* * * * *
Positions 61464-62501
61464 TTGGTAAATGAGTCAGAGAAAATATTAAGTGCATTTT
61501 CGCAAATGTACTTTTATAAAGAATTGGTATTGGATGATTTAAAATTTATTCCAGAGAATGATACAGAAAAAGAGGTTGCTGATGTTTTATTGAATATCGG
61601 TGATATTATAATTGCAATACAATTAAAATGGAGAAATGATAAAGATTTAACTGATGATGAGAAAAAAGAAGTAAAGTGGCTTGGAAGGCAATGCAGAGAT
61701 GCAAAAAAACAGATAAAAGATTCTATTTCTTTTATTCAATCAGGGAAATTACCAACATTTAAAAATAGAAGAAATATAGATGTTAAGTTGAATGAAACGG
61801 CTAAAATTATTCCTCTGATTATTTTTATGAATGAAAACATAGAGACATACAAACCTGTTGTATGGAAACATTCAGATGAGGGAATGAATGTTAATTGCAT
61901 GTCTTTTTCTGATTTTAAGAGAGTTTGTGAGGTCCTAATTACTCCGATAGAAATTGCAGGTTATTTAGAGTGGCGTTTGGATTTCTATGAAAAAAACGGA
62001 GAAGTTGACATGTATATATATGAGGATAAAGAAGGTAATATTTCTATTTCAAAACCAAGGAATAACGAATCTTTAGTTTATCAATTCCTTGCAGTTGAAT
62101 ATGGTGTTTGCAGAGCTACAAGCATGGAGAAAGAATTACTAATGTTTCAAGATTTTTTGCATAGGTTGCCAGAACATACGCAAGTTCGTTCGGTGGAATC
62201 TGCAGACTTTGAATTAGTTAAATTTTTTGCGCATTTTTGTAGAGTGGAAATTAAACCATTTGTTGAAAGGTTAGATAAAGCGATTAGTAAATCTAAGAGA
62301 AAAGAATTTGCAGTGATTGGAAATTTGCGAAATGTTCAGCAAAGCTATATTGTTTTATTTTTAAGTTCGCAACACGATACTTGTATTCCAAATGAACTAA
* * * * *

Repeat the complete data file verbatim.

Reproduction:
Positions 61464-62501
61464 TTGGTAAATGAGTCAGAGAAAATATTAAGTGCATTTT
61501 CGCAAATGTACTTTTATAAAGAATTGGTATTGGATGATTTAAAATTTATTCCAGAGAATGATACAGAAAAAGAGGTTGCTGATGTTTTATTGAATATCGG
61601 TGATATTATAATTGCAATACAATTAAAATGGAGAAATGATAAAGATTTAACTGATGATGAGAAAAAAGAAGTAAAGTGGCTTGGAAGGCAATGCAGAGAT
61701 GCAAAAAAACAGATAAAAGATTCTATTTCTTTTATTCAATCAGGGAAATTACCAACATTTAAAAATAGAAGAAATATAGATGTTAAGTTGAATGAAACGG
61801 CTAAAATTATTCCTCTGATTATTTTTATGAATGAAAACATAGAGACATACAAACCTGTTGTATGGAAACATTCAGATGAGGGAATGAATGTTAATTGCAT
61901 GTCTTTTTCTGATTTTAAGAGAGTTTGTGAGGTCCTAATTACTCCGATAGAAATTGCAGGTTATTTAGAGTGGCGTTTGGATTTCTATGAAAAAAACGGA
62001 GAAGTTGACATGTATATATATGAGGATAAAGAAGGTAATATTTCTATTTCAAAACCAAGGAATAACGAATCTTTAGTTTATCAATTCCTTGCAGTTGAAT
62101 ATGGTGTTTGCAGAGCTACAAGCATGGAGAAAGAATTACTAATGTTTCAAGATTTTTTGCATAGGTTGCCAGAACATACGCAAGTTCGTTCGGTGGAATC
62201 TGCAGACTTTGAATTAGTTAAATTTTTTGCGCATTTTTGTAGAGTGGAAATTAAACCATTTGTTGAAAGGTTAGATAAAGCGATTAGTAAATCTAAGAGA
62301 AAAGAATTTGCAGTGATTGGAAATTTGCGAAATGTTCAGCAAAGCTATATTGTTTTATTTTTAAGTTCGCAACACGATACTTGTATTCCAAATGAACTAA